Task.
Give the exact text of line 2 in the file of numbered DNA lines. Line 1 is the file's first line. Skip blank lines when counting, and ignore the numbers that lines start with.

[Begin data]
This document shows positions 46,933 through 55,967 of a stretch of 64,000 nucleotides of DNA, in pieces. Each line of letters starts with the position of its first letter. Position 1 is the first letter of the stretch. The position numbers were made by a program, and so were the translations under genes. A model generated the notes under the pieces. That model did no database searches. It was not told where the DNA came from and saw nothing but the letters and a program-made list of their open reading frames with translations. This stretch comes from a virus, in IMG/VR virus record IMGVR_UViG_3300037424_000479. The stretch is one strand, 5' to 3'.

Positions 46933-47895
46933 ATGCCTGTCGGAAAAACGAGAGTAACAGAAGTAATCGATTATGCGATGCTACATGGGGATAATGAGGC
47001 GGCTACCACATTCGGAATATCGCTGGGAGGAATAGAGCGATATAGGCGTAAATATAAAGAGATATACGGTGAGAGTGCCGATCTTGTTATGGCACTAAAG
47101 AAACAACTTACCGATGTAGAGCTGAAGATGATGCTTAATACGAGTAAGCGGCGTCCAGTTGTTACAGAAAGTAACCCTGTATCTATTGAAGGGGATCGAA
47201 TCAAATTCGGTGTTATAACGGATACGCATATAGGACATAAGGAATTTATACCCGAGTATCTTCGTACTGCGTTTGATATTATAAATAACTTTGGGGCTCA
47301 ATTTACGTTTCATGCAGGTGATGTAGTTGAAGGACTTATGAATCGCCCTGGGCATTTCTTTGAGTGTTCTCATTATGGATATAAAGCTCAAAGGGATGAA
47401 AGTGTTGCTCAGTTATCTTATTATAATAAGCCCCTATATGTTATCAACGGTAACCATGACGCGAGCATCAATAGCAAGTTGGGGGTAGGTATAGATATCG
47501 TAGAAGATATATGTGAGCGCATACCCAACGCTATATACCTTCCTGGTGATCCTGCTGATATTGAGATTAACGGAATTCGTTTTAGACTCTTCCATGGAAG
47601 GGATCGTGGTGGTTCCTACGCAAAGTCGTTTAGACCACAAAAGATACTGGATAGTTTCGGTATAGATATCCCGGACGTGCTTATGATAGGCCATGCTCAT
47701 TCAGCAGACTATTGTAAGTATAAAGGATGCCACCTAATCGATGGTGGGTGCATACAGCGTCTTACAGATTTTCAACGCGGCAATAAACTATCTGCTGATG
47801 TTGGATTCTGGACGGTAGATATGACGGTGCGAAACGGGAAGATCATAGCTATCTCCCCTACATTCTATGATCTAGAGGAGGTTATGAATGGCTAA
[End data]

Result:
Positions 46933-47895